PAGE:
Skype certainly has some things of value. The telephony infrastructure would make a valuable addition to the Messenger/Lync platform. It could also tie in well with Exchange 2010, which offers voicemail integration. Adding telephony to Lync, Exchange, and Live Messenger is certainly a logical way to extend those products.
Perhaps more adventurous, integrating Skype-like functionality into Windows Phone would be something of a game-changer. Integrated multinational VoIP support would potentially be enormously disruptive to the cellphone market. However, as good as this might be to end-users, it would probably serve only to kill Windows Phone stone dead for carriers.
As much as telephony integration into Microsoft’s communications products and VoIP integration into its telephony product makes sense, it’s hard to make sense of the deal. The purchase price is a phenomenal amount of money to spend on a company that has long struggled for profitability, and it’s hard to believe that it’s truly the most cost-effective way of getting access to telephony and VoIP technology. Microsoft could build equivalent telephony infrastructure for much less, just as Google is doing for Google Voice.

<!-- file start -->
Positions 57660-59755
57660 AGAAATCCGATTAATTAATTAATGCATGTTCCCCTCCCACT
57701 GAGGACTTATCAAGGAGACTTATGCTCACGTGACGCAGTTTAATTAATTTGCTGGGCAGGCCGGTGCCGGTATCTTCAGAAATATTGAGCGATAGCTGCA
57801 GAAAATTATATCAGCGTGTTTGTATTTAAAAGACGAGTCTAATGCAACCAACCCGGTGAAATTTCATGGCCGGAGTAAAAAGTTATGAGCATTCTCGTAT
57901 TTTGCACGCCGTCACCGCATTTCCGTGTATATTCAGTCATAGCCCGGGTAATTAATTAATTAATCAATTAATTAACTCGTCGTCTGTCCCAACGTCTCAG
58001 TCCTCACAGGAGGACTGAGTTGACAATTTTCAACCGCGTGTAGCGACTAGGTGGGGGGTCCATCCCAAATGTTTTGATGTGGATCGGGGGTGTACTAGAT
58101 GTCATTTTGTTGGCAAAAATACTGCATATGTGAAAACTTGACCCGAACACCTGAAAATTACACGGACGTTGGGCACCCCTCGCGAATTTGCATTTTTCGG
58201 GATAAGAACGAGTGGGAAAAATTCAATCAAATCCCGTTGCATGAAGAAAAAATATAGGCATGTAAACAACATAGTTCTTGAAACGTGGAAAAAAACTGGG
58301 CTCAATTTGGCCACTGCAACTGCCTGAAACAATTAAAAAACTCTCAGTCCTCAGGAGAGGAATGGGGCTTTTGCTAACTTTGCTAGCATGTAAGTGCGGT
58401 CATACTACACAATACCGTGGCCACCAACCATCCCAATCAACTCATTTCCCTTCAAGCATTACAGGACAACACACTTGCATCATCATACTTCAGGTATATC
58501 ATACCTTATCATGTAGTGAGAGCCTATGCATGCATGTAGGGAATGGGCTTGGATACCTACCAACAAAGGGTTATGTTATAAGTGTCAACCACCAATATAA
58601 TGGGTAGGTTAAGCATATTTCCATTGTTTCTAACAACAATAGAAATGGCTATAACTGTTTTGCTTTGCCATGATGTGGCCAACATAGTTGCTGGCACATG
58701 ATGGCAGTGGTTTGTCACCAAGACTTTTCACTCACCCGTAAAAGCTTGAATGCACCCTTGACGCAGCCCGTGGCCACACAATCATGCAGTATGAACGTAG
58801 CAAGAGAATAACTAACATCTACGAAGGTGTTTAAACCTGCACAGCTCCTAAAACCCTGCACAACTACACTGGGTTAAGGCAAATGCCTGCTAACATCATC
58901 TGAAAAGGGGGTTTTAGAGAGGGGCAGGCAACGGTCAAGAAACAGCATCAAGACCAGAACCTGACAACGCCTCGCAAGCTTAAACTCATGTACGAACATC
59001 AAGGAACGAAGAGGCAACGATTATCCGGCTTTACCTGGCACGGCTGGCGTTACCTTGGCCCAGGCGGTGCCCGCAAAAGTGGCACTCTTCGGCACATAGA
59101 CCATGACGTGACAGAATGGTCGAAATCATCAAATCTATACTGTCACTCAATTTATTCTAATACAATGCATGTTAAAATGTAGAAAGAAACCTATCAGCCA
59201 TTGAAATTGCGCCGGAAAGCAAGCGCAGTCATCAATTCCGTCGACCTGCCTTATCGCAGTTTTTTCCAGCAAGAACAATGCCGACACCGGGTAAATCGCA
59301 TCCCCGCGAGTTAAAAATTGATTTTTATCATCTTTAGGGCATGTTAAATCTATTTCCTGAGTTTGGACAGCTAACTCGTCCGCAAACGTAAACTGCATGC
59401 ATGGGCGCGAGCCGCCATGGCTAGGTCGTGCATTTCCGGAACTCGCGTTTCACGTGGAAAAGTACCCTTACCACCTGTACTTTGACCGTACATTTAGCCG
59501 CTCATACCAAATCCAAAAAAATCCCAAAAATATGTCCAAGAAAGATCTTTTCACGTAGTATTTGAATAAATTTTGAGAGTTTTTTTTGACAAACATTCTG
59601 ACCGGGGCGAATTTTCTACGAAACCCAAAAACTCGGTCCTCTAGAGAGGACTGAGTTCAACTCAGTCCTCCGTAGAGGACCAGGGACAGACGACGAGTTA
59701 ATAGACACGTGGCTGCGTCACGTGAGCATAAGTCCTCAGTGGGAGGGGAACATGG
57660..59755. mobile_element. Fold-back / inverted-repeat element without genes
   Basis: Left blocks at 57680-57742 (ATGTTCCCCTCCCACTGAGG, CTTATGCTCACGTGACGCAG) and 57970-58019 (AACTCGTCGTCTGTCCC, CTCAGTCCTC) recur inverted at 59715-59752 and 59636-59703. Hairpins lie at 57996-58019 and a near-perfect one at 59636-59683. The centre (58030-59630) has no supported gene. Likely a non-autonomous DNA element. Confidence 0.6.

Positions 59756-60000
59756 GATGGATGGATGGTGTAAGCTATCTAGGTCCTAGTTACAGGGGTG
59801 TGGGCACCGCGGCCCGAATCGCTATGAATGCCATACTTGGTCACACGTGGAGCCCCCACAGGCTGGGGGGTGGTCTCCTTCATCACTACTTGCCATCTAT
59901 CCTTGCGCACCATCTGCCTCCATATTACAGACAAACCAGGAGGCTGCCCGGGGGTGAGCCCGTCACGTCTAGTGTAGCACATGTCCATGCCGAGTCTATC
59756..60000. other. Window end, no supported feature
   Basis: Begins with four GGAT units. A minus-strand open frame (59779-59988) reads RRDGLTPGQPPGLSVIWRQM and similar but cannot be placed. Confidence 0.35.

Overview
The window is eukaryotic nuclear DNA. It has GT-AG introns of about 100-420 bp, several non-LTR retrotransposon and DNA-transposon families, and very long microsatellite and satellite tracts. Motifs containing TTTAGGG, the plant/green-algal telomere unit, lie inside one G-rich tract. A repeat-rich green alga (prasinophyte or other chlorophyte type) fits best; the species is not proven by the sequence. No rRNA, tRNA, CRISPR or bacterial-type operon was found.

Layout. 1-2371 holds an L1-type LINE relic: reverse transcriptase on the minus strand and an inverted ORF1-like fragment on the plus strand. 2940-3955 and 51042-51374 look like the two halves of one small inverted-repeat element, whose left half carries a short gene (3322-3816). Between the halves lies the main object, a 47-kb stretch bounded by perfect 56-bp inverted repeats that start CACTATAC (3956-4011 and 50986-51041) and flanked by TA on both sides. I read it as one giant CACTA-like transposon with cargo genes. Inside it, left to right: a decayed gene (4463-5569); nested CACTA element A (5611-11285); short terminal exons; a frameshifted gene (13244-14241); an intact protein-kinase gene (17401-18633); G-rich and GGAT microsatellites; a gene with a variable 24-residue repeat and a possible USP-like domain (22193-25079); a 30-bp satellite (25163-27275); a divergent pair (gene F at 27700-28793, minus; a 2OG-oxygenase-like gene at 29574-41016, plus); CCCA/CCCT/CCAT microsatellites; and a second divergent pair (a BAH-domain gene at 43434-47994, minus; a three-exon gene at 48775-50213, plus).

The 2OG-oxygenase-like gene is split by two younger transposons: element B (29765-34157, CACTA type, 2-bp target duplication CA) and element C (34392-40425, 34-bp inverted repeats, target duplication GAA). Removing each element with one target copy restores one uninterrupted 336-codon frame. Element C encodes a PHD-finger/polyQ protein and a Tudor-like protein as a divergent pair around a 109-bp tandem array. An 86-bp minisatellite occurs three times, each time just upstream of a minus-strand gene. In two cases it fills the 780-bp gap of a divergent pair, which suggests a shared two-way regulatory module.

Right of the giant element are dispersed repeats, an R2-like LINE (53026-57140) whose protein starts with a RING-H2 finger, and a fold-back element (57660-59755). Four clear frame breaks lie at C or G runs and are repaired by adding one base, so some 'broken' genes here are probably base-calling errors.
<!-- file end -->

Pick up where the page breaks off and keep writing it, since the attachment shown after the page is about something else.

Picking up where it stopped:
Similarly, although Skype is in many ways a better instant messaging and voice- or video-calling client than Live Messenger, it’s hard to believe that it’s $7 billion better. The Skype client itself is written almost as if it were a piece of malware, using complex obfuscation and anti-reverse engineering techniques, and it would be disquieting for Microsoft to release something that behaved in such a shady way; at the very least, the client would surely have to be rewritten to avoid the obfuscation and outright hostility to managed networks that Skype currently has.
Even the access to paying customers is hard to justify. The terms of the deal mean that for each Skype customer, Microsoft is paying about $1,000. And on average, those customers are worth a profit of about $30, presuming most of Skype’s income comes from subscriptions and call charges. That’s a huge disparity.
Windows Live Messenger users have shown no propensity towards paying money, unlike Skype’s 8 million paying users, and it may be a challenge to convert them from nonpaying to paying. However, since at the moment they have essentially nothing to pay for, it’s difficult to use that as evidence that they wouldn’t pay if there were services worth paying for. Especially as there’s likely to be quite a bit of overlap between the customer bases: People aren’t giving Skype the money instead of Microsoft because they prefer paying Skype, they’re doing it because Microsoft simply doesn’t sell Skype-like telephony facilities. And Lync customers are already on the payment treadmill, so it should be far easier to extract further payments from them for additional services.
Ultimately, it’s hard to see how the Skype purchase is worthwhile from a technology or user-access perspective. The technology isn’t good enough and the users aren’t lucrative enough or plentiful enough to justify it. But that doesn’t mean it won’t happen — and the prospect of keeping the company out of reach of Google and Facebook may just make the purchase irresistible.